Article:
My family has never used overhead lights unless we have company over. We prefer natural light and lamps. A few years ago, I swapped out all of our bulbs to LED light bulbs, and I invested in HomeKit compatible outlet switches as a way to control them from the Home app, HomePod with Siri, and HomeKit automations. As part of my outdoor lighting project I did earlier this year, I invested in a Philips Hue Hub with the Hue outdoor floodlights. After a few months of using them, I decided that I was ready to begin converting my switched outlets to Hue bulbs.
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Philips has created an ecosystem of its own with the Hue lineup. The first thing you’ll need to purchase is a starter kit that includes a Hub. Most starter kits also include a couple of bulbs to get going as well. I initially wondered why the bulbs shouldn’t talk directly to HomeKit vs requiring the use of a hub.
After years of using HomeKit, I’ve begun to realize that the protocol isn’t perfect. In some situations, it’s more reliable to have a Hub that’s wired into ethernet/power that can handle HomeKit, so all the devices have to do is talk back to the Hub. In a word, it comes down to reliability. If you have several HomeKit products, you know that there are occasions where they need to be power cycled to maintain connectivity to HomeKit. But the Hue bulbs I own have been working flawlessly since they were installed.
With my HomeKit Philips Hue setup, I’ve got a Hub, four of the floodlights I mentioned earlier, two regular bulbs, and two bulbs that can change to different colors. One of the most immediate differences in using Hue bulbs vs. standard LED bulbs with a HomeKit switched outlet is that they’re dimmable. Many of you are shaking your head thinking, “of course, that’s a key difference”. It just hadn’t crossed my mind that dimming was something I was missing out on. Since I added the first bulbs, I’ve been able to adjust some of our morning scenes when I wake up to have coffee, but no one is awake. I’ve been using my Abode motion sensor to trigger a couple of lamps after 5 am when they detected motion, but now I can use the Hue bulbs to keep their brightness at 30% when they come on in the mornings. I created a second automation to raise the lights to 100% at 7 am when the rest of my family usually wakes up. This feature alone makes the choice of a Hue-type bulb a better choice than a standard LED with a switched outlet.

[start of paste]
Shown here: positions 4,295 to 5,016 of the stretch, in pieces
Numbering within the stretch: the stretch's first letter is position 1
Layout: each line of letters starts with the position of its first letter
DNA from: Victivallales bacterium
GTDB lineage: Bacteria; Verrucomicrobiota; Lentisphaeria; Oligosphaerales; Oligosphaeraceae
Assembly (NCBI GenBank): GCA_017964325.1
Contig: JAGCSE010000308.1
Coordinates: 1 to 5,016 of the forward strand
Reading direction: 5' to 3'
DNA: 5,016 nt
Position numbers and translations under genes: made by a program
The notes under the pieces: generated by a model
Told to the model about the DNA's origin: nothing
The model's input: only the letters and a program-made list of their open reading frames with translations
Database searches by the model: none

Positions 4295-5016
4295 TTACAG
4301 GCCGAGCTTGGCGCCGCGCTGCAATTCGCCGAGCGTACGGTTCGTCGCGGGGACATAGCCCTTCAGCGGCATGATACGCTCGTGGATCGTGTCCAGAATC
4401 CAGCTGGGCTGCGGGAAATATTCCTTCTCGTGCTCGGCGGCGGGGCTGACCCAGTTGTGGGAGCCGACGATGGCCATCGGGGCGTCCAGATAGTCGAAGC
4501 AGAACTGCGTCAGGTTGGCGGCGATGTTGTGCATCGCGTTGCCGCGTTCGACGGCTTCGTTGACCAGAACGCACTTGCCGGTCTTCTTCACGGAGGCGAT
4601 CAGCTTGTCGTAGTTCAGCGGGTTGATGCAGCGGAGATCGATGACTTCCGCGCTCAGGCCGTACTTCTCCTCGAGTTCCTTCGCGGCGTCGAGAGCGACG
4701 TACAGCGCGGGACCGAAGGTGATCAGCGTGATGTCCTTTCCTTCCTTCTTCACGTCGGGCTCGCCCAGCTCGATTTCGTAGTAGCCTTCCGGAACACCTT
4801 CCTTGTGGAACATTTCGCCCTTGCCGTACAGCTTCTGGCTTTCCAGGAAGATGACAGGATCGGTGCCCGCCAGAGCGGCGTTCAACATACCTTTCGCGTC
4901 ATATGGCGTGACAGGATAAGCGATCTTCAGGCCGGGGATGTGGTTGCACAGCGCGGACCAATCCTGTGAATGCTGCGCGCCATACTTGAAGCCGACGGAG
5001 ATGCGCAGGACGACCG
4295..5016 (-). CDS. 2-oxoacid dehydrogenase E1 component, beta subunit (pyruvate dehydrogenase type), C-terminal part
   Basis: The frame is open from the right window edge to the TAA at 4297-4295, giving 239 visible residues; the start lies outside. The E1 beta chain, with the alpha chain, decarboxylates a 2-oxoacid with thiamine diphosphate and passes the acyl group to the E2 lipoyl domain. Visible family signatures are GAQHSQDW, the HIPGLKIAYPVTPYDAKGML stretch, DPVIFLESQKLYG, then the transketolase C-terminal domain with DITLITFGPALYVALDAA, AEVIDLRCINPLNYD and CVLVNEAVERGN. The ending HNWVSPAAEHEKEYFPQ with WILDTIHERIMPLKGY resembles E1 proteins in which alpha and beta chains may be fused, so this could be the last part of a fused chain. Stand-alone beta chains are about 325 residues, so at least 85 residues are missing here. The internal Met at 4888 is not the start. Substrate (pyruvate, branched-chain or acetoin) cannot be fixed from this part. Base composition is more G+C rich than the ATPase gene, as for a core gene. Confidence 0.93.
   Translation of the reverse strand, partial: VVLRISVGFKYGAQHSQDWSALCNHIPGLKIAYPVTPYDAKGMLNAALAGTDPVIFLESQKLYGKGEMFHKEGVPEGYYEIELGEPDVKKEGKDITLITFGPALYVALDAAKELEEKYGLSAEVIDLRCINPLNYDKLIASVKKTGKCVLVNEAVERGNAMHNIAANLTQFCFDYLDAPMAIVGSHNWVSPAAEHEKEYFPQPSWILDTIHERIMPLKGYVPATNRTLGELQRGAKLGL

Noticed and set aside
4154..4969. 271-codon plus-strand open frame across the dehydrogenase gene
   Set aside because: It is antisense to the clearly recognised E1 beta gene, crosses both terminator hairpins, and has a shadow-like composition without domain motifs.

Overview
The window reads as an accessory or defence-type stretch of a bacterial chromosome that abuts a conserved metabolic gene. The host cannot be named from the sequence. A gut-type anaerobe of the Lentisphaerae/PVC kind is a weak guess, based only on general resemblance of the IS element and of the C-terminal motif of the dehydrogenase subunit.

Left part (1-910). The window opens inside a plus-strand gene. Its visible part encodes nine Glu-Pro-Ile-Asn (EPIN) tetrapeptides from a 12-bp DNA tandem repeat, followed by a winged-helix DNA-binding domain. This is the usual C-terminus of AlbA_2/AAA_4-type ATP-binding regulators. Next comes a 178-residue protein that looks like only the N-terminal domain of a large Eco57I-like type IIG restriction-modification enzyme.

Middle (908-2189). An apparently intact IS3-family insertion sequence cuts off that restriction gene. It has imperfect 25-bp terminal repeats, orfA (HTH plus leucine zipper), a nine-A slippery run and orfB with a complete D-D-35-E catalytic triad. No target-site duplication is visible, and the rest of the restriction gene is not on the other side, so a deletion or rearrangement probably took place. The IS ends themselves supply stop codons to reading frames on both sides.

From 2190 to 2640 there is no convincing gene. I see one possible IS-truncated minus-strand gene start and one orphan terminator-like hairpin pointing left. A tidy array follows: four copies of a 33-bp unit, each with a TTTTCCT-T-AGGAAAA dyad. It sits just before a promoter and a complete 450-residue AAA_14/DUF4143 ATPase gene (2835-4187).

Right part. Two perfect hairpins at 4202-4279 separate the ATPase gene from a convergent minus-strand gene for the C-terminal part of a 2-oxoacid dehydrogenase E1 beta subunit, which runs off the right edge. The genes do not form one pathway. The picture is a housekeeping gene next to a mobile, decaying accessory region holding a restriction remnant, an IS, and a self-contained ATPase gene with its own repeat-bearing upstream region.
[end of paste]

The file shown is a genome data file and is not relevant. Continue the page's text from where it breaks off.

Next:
My next purchase was a set of Hue bulbs that can be changed to other colors than just a standard light. I said in previous articles that the August lock is my wife’s favorite smart home product, but colored Hue bulbs are my kids’ absolute favorite smart home products. They now want them in every room and are wanting to have nightly “dance parties” where they dance around listening to the Trolls World Tour soundtrack.
The Hue app offers several different colors and presets you can configure. I particularly like the built-in scenes as we use the Nightlight mode after our kids are asleep. It still gives us a little light in the living room but doesn’t brighten their rooms up. As far as day to day use of the different colors, we’ve found that when we want to watch a movie, it’s an excellent option to use a 40% brightness with a red tint to give the room more of a “theatre” setup.
Philips Hue Homekit support and software upgrades
As good as the Hue app is, I still prefer to control all of my smart home products from the Home app. The hue bulbs can be dimmed and have their colors changed without every leaving the Home app. They can be part of automations just like any other HomeKit products, and that is where the magic of HomeKit comes in. I can use a motion sensor from Aqara to automatically control a Hue light bulb without the two companies needing to build integration. If you’re a HomeKit fan, all you need to know is that Hue is a first-class citizen.
One aspect of the Philips Hue experience that I appreciate is automatic software updates. I have enough trouble keeping everything in my life on the most recent software, so when I have dozens of HomeKit products, if some of them stay up to date automatically, that is one less thing I need to worry about. As more IoT devices come online, it’s going to be essential to keep them up to date to keep vulnerabilities patched.
If you’re wanting to build a complete ecosystem of HomeKit compatible lighting products, the Philips Hue ecosystem is a great place to start. They have countless options for building out indoor and outdoor lighting that is more traditional and blends in with your home as well as more modern products if you want to make a statement.
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